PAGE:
Mini Gumbo Pot Pies (Take 2)
A few months back, I put up a recipe for mini seafood gumbo pot pies, spicy little pescatarian pots of joy that were topped with puff pastry crust. After visiting New Orleans, I decided to revisit this recipe and tweak it here and there. I learned so much on my trip and got a serious lesson in NOLA cooking from my friend, Gwendolyn Scott, who owns her own catering company out there. We caught the whole thing on film and wrapped it into my first webisode of Exotic Table, which I’ll post a little later this week! (All of the pics here are from the video.)
That NOLA smoked sausage is just irresistible, so you know I had to throw a little andouille in…I also made some changes to my “holy Trinity” ratio (holy Trinity is Louisiana’s catch phrase for onions, celery and peppers, which are key to their cooking) and added in a lot more okra to help thicken up my gumbo.
Thick, rich, spicy and hearty, but elegant enough to serve to dinner guests – little mini gumbo pot pies are a fun twist on an old favorite. Enjoy!
Yields 8 10-ounce ramekins
1 stick unsalted butter
¾ cup all-purpose flour
2 tbsps butter
1 large onion, finely chopped
1 green pepper, finely chopped
1 celery, finely chopped
1 fresno, finely chopped
1 (1/2 lb) andouille sausage, diced
4 or 5 garlic cloves, minced
Creole seasoning (recipe follows, a little over 4 tbsps)*
4 cups chicken stock
2 cups sliced okra
1/3 cup peas
½ cup heavy cream
2 dried bay leaves
½ cup sliced green onion
small handful of cilantro, finely chopped
small handful of parsley, finely chopped
1 lb mixed seafood (lump crab, rock or small shrimp, bay or small scallops, shelled lobster)**
salt and freshly ground black pepper to taste
lemon juice to taste
1 egg (beaten with a bit of cream or water)
2 sheets of puff pastry, thawed according to package directions
Preheat oven to 400° F.
I like to start by making the roux since it takes some time to develop color. That is, melt butter in a heavy bottomed cast-iron pan (large enough) or dutch oven over medium heat. Add the flour and whisk. Continue to whisk at very frequent intervals (semi-constantly) for 15 to 20 minutes until the mixture has turned a deep chocolate brown. Be careful not to burn.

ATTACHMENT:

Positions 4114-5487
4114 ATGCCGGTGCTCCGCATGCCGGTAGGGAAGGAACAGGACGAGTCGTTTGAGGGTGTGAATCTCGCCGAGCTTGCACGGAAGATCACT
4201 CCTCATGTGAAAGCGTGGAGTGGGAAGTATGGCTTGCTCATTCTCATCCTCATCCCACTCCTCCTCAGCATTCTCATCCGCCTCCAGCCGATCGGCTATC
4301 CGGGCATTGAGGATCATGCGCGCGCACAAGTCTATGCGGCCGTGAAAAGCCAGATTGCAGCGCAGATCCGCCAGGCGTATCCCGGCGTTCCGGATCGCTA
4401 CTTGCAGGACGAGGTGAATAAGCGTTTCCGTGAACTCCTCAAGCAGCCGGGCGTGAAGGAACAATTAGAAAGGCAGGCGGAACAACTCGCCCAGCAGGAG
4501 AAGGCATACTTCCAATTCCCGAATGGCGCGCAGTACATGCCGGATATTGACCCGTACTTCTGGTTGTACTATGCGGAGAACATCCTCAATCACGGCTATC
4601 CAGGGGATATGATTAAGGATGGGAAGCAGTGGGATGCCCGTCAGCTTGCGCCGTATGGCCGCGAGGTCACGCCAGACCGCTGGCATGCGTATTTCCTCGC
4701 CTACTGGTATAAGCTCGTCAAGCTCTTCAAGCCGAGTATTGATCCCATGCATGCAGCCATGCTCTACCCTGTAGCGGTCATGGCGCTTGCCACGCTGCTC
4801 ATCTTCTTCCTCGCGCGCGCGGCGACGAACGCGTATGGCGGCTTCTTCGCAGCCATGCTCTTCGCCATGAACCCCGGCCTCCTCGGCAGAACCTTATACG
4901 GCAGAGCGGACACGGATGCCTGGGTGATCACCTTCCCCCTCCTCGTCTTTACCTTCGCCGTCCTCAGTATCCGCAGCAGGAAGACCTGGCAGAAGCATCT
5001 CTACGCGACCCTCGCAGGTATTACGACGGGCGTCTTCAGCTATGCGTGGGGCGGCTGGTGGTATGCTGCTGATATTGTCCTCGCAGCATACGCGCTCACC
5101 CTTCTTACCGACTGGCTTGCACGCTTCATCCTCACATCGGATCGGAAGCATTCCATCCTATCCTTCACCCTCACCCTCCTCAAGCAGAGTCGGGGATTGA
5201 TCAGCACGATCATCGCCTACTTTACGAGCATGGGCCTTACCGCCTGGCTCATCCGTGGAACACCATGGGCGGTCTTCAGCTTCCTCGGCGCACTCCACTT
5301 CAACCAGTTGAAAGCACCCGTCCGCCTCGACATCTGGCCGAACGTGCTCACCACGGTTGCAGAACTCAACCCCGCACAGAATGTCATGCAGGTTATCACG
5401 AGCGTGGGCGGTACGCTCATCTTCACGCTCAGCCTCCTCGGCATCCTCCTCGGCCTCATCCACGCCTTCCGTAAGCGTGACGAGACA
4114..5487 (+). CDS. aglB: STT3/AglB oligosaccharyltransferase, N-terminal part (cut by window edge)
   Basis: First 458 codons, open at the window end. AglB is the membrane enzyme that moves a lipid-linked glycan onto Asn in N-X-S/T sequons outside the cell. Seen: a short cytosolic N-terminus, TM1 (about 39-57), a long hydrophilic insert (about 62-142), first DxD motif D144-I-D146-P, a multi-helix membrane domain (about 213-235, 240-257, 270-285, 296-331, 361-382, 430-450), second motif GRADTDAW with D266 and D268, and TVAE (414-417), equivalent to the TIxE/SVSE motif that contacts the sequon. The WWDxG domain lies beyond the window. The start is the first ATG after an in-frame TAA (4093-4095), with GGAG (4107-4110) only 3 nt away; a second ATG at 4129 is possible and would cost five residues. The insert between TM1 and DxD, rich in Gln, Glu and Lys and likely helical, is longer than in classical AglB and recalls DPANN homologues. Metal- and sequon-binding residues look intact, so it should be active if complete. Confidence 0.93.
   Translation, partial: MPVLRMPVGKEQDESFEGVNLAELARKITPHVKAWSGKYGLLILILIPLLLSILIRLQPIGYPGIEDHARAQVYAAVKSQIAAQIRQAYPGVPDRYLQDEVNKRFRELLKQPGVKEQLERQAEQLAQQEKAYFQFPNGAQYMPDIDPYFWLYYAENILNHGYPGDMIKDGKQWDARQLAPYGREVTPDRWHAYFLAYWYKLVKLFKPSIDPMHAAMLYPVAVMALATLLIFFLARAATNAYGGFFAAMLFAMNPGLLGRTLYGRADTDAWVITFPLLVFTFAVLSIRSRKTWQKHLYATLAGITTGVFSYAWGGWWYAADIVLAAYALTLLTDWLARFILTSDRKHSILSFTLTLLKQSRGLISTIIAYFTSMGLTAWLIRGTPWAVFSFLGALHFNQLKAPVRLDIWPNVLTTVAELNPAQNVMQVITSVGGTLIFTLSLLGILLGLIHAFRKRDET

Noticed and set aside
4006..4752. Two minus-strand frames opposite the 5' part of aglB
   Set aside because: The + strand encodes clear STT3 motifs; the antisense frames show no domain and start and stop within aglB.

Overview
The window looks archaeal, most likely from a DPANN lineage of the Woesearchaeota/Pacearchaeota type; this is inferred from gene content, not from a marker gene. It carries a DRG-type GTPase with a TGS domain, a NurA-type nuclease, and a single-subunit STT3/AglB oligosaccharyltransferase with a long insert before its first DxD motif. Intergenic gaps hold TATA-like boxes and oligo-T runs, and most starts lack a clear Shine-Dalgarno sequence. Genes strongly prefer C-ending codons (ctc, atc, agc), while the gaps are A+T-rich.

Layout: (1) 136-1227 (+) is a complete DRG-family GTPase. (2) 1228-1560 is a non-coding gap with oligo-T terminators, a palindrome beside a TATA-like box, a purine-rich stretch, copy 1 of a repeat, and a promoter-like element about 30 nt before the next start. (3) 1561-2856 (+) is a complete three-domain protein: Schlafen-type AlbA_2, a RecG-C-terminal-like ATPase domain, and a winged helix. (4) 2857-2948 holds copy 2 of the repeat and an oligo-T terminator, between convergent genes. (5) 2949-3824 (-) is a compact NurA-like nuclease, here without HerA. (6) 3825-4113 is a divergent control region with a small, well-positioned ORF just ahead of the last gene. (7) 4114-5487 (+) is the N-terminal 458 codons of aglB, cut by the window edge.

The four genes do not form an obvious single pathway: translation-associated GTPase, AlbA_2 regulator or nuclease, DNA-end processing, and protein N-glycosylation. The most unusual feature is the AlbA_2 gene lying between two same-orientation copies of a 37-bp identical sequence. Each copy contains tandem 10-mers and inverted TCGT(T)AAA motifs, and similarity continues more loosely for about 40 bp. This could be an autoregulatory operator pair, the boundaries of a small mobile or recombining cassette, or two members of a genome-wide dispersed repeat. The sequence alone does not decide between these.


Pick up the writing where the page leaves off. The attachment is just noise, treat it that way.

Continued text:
In a separate skillet, melt butter over medium-low heat and add onions and a bit of salt (to draw out the moisture). Cook for about 2 minutes and add peppers, celery. Cook for another 5 minutes, and push to veggies one side. Crank up the heat, and brown the sausage in that side of the pan. When browned, add minced garlic and creoled seasoning, mix in the veggies, and let cook for about 30 seconds to a minute until fragrant. Remove from heat, and, if the roux is ready (good timing!), add directly to the roux.
To the cooked roux, add the chicken stock and whisk to fully incorporate. Add the onion mixture as discussed, okra, peas, heavy cream, and bay leaves. Make sure none of the roux is stuck to the bottom or in the crevices of the pot. Bring mixture up to a boil and lower to a simmer for 20 minutes. You want it to thicken up, so leave it partially covered.
On a floured surface, roll out the puff pastry to about 1/8th of an inch thick. Using pastry cutters or a glass that’s larger than the diameter of your ramekins, cut out 8 circles. Make sure they are large enough to fit over top the ramekins.
To the gumbo, add the green onions, chopped herbs, and seafood. Adjust seasonings at this point, adding salt, pepper and a shot or two of lemon juice, if needed. Ladle gumbo evenly into ramekins.
Brush the tops of the ramekins on the outside with the egg wash. Place puff pastry circles on top, crimp to your desired effect, and brush entirely with the egg wash. Use a knife to make slits into the top to let the steam escape. Place ramekins on baking sheets and bake for 20 to 25 minutes until the top is brown and crusty.
1 tsps onion powder
2 tsps garlic powder
1 tsps dried oregano leaves
3/4 tsp dried sweet basil
1 tsps dried thyme leaves
½ tsp black pepper
½ tsp white pepper
¼ tsp cayenne pepper (whatever you can stand!)
½ tsp celery seed
2 tsps sweet paprika
½ tsp ground mustard
**For the seafood, I like to use small pieces for a few reasons. (1) The seafood has to fit into the ramekins with room for all of the other great stuff, and (2) I only put the seafood in right before it goes into the oven – small pieces will cook perfectly (without overcooking) and pre-cooked items, like crab, don’t turn to mush. If you are using larger shrimp or decide to do this in a casserole dish rather than individual ramekins, adjust your cooking time accordingly.